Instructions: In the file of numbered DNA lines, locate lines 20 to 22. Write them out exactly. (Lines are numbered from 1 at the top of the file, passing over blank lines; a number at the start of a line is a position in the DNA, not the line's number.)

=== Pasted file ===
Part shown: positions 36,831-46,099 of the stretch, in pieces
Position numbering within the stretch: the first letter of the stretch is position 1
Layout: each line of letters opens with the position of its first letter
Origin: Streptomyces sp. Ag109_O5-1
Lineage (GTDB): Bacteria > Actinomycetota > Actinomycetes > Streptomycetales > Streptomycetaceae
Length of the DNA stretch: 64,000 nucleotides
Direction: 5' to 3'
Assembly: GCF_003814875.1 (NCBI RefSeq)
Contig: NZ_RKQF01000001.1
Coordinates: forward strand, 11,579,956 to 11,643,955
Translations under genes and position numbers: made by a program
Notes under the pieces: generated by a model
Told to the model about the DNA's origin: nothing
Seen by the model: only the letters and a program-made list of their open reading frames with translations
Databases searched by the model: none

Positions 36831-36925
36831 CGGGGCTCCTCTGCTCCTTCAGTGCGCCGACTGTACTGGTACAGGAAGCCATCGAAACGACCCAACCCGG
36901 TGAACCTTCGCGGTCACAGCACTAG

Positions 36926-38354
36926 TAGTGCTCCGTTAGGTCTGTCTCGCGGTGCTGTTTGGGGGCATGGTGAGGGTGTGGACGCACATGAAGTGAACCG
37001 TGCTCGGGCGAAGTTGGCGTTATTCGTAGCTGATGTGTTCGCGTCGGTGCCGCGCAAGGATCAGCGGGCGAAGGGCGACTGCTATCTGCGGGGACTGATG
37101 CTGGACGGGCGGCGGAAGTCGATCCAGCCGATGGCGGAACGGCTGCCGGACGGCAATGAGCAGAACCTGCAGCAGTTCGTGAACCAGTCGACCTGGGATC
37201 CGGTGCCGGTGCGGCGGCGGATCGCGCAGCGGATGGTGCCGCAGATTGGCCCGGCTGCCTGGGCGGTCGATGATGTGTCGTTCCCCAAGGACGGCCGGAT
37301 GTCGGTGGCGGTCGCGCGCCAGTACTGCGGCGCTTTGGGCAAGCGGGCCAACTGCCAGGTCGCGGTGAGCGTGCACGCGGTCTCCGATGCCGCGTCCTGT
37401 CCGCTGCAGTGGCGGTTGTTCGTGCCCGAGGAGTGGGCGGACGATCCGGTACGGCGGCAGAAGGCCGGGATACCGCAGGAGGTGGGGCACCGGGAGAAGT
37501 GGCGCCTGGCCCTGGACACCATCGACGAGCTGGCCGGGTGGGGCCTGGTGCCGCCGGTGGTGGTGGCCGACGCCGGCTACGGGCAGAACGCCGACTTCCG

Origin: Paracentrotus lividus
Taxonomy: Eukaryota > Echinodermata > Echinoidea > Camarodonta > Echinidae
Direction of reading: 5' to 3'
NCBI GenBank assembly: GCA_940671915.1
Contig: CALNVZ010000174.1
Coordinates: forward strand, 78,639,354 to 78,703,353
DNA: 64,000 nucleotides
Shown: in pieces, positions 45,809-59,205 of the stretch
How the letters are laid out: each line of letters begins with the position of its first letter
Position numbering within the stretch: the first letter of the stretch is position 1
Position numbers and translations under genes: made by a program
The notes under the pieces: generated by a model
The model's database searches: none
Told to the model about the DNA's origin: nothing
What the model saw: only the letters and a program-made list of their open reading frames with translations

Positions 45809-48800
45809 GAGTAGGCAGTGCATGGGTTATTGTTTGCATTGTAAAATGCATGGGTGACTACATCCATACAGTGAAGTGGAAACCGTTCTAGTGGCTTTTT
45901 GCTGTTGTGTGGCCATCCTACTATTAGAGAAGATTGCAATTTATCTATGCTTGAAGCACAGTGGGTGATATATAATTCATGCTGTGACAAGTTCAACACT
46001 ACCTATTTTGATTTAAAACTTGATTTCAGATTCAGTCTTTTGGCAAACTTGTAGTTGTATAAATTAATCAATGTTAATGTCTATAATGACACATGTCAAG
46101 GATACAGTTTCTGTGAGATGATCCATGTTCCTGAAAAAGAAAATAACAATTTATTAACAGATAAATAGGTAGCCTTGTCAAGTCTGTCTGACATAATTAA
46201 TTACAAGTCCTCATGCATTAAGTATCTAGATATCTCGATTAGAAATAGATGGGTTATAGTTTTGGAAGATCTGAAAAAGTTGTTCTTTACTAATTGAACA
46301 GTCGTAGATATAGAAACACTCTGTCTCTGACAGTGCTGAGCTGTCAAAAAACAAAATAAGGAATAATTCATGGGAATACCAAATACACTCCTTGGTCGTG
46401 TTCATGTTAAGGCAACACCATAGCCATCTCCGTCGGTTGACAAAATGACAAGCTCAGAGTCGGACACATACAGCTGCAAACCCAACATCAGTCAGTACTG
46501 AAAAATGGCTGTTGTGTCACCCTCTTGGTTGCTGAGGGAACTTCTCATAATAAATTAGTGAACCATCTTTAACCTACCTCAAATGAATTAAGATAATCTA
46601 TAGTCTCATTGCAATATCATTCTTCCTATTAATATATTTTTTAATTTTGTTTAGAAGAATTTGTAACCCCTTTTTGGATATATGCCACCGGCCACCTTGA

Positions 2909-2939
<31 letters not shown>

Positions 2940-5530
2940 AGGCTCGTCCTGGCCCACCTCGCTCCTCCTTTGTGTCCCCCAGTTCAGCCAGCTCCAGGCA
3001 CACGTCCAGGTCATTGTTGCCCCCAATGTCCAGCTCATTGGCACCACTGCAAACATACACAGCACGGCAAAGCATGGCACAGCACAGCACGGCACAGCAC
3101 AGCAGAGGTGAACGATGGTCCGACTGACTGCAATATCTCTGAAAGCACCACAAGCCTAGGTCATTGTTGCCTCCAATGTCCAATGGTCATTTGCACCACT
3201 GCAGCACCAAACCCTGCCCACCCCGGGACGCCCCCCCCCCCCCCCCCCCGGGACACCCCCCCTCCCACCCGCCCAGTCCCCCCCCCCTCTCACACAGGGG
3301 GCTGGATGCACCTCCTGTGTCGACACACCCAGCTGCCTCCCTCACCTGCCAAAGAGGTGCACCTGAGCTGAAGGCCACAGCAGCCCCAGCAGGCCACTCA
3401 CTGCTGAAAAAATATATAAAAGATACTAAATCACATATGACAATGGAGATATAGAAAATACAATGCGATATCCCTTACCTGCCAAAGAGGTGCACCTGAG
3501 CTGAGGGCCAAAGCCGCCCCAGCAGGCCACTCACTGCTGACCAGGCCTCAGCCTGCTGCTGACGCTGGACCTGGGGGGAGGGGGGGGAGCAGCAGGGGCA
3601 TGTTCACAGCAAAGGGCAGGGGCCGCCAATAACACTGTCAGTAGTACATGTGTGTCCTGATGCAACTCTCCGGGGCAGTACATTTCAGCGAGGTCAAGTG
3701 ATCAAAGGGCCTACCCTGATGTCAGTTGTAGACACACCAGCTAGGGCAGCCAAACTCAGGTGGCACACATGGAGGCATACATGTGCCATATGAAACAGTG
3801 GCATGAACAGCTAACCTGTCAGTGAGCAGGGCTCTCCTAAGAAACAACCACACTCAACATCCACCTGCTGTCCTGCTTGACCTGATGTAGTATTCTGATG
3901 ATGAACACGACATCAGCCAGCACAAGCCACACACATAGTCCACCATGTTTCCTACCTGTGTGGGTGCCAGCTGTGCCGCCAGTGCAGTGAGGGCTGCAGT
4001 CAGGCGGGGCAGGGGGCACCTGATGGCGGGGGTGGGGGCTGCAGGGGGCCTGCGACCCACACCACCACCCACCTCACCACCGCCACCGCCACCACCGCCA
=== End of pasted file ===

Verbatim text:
36926 TAGTGCTCCGTTAGGTCTGTCTCGCGGTGCTGTTTGGGGGCATGGTGAGGGTGTGGACGCACATGAAGTGAACCG
37001 TGCTCGGGCGAAGTTGGCGTTATTCGTAGCTGATGTGTTCGCGTCGGTGCCGCGCAAGGATCAGCGGGCGAAGGGCGACTGCTATCTGCGGGGACTGATG
37101 CTGGACGGGCGGCGGAAGTCGATCCAGCCGATGGCGGAACGGCTGCCGGACGGCAATGAGCAGAACCTGCAGCAGTTCGTGAACCAGTCGACCTGGGATC